The National Democratic Institute is a nonprofit, nonpartisan organization working to support and strengthen democratic institutions worldwide through citizen participation, openness and accountability in government.
News and Views
Commentary from experts on the directions and challenges of democracy assistance programs.
|December 18, 2013||
Three years ago, the pro-democracy demonstrations known as the Arab Spring started in Tunisia and quickly spread throughout the Arab world. Recently, the Arab Spring countries have faced periods of violence and stalled transitions. But after a recent political agreement, “it is Tunisia, once again, that could show the way to get the transitions to democracy back on track.”
Three weeks ago, Tunisia’s ruling Islamist party Ennahda, led by Rachid Ghannouchi, and opposition parties “reached an agreement...to put a caretaker administration in charge until new elections.” Ghannouchi and former prime minister Beji Caid Essbsi, who negotiated the agreement, recognized after months of political and economic turmoil that “only a broad political compromise could halt the country’s downward spiral.”
Since 2011, Tunisia’s transition has had some successes: the country “avoided excessive political score-settling against the former elite” and “kept its military under civilian control.” And now, “Tunisians can show that political compromise is possible” in the region.Read More
|November 15, 2013||
The National Endowment for Democracy (NED), the National Democratic Institute (NDI) and the International Republican Institute (IRI) are celebrating 30 years of working with non-governmental organizations, political parties, democracy activists and governments around the world to support and strengthen democratic institutions.
The NED, which receives funding from Congress, has helped foster change by providing grants to groups like NDI and IRI who have field-based offices in countries throughout the world. “In most all of those countries, we work with the ruling party, the opposition parties, we work with the government, we work with civil society," said Ken Wollack, NDI’s president.
Despite facing challenging environments in many countries, over the past 30 years these “U.S. democracy groups have been making progress, one country at a time.”Read More
|October 30, 2013||
On November 21, 1995, the Dayton Peace Accords ended the Bosnian War and established a new constitution designed to prevent further conflict in Bosnia and Herzegovina. Though the constitution has successfully maintained peace in the country, it’s prioritization of stability over democracy has become “a main source of the country's substantial democratic and functional problems.”
Dividing “Bosnia along ethnic lines into three constituent peoples (the Bosniak-Muslims, Serbs, and Croats),” the constitution inherently excludes Bosnians “who do not fit into any of the three constituent groups.” In particular, these Bosnians, constitutionally known as “others,” are prevented from holding “state and legislative positions,” including the State Presidency, since they “are shared among the ethnic groups.”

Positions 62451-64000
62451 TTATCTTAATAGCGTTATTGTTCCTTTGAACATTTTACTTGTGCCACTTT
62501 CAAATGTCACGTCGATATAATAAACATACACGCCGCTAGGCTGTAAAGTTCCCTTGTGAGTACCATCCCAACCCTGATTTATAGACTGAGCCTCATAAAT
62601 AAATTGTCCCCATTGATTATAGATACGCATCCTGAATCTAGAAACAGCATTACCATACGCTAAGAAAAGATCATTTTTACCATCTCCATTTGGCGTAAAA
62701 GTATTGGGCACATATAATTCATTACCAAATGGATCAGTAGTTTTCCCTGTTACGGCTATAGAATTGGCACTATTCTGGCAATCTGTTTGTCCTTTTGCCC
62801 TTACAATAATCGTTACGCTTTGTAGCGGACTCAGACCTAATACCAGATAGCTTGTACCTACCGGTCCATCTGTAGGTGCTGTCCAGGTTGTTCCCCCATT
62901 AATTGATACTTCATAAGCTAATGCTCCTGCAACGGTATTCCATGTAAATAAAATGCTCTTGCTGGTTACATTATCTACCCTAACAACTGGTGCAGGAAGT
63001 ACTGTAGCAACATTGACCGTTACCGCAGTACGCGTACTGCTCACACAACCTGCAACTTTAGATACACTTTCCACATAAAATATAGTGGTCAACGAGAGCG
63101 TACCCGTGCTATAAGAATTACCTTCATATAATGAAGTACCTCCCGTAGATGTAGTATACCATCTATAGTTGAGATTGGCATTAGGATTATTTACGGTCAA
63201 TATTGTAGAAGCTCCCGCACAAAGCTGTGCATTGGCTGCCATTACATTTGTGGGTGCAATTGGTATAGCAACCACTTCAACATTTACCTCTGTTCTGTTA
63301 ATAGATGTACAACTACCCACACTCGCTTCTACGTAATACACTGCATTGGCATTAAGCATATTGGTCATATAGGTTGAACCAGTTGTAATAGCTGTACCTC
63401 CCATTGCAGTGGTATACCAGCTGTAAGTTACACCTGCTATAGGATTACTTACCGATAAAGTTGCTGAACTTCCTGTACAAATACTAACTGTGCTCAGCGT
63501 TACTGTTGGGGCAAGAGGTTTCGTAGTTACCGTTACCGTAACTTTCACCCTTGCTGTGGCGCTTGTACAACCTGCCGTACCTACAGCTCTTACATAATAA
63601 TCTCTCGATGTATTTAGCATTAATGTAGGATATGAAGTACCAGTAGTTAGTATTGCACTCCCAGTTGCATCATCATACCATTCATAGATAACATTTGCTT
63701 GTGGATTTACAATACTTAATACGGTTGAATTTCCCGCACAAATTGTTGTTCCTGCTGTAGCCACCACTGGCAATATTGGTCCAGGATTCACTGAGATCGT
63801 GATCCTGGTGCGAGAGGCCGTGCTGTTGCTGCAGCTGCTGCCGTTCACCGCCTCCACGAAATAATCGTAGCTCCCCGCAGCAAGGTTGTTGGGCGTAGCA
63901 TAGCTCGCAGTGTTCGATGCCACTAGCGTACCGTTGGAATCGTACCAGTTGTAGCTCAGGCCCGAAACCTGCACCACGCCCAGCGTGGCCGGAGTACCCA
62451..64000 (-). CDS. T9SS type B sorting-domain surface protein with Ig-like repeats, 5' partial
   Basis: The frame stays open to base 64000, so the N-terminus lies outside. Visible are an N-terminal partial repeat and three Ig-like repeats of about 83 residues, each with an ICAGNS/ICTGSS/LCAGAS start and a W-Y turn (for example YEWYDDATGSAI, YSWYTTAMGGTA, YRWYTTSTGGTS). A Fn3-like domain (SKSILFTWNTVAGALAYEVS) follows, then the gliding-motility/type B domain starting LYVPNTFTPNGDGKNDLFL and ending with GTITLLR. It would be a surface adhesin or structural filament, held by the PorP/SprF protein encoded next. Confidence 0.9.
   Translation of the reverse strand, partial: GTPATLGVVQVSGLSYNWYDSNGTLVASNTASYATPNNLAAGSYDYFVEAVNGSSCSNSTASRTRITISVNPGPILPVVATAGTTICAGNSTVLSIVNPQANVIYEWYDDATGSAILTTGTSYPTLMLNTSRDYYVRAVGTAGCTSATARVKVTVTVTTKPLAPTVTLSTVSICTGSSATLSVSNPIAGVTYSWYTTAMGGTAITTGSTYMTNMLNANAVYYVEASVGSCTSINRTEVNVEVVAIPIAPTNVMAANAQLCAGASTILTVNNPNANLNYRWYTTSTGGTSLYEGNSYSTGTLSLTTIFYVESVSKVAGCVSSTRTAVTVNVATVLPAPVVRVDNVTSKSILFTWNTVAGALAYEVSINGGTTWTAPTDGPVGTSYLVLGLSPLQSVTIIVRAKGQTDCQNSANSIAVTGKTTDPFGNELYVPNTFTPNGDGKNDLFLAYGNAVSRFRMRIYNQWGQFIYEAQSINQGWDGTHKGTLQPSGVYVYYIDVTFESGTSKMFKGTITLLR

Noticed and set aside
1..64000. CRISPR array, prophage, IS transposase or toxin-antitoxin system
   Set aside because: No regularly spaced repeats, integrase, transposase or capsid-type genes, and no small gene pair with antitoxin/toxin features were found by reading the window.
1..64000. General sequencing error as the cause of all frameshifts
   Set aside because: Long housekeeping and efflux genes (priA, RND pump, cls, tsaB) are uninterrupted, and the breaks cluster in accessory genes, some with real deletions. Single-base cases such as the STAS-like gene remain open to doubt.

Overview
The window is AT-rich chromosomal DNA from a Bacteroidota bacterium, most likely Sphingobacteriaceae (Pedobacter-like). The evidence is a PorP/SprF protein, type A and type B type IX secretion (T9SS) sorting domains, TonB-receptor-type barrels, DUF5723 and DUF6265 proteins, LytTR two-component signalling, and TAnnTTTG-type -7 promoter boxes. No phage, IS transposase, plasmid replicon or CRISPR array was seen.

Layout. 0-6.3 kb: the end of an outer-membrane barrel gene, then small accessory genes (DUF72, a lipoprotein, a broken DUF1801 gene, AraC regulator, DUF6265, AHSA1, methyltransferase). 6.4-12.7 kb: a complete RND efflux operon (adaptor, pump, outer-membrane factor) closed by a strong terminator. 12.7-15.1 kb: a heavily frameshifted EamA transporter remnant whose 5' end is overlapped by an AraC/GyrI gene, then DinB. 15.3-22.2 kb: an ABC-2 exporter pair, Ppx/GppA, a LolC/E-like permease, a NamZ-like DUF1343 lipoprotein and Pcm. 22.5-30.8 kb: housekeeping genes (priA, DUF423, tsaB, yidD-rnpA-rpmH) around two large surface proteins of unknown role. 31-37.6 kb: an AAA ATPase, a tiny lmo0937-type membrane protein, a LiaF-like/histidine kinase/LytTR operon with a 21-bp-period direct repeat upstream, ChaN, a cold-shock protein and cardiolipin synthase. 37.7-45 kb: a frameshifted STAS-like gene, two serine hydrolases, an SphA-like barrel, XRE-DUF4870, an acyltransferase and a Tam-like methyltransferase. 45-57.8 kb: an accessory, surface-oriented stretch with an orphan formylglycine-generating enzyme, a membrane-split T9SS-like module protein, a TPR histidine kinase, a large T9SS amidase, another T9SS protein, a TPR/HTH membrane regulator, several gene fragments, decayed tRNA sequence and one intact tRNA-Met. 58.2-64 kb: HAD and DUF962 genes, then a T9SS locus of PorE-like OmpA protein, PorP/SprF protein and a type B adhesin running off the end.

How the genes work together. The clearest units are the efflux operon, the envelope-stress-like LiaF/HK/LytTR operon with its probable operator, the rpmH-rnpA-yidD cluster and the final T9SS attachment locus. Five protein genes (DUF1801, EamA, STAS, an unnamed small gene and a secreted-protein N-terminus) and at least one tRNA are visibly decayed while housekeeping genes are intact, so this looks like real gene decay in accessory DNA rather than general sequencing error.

In consequence, “Bosnia's political system is in dire need of substantial change.” Its very structure of ethnic representation is hurting its citizens. If Bosnia wants to improve its democratic standing, its ethnic divisions of political power must end and a Bosnian identity emphasizing “more contemporary criteria such as economics or social issues”—with which citizens are more concerned, according to a 2009 NDI opinion poll—should be discussed.Read More
|October 11, 2013||
After winning Tunisia’s 2011 elections, the Islamist Ennahda Party is in the process of voluntarily resigning from government. This decision “came after the murder of an opposition leader by suspected Islamist militants in July, which ignited months of protests, shut an assembly drafting a new constitution and threatened a transition seen as the region's most promising.”
While Rached Ghannouchi, Ennahda’s chairman, “has long promoted moderate Islamist policies” and condemned the acts of Islamist militants, the party and he “accepted the idea of stepping aside for a caretaker cabinet,” being “perhaps wary of the fate of Egypt’s Brotherhood.” A temporary non-partisan government will now run the country until new elections, which will likely be held next Spring.
Ennahda, however, has not necessarily lost the chance to govern Tunisia since it “remains the most organized political organization in Tunisia, making it a force to be reckoned with going into any ballot.”Read More
|October 4, 2013||
Two weeks ago, “Egypt’s Constituent Assembly, charged with amending the country’s constitution, announced that 25 percent of municipal seats will be reserved for women. There is no word yet on when municipal elections will be held, or if a similar quota will be established for parliament, but the move is a positive step toward improving the low political participation of women in the aftermath of Egypt’s revolution.”
Although a quota for women in parliament existed under former president Hosni Mubarak, “the transitional government led by Egypt’s military declined to include any quota for women and as a result, less than 2 percent of the post-revolution parliament was female.”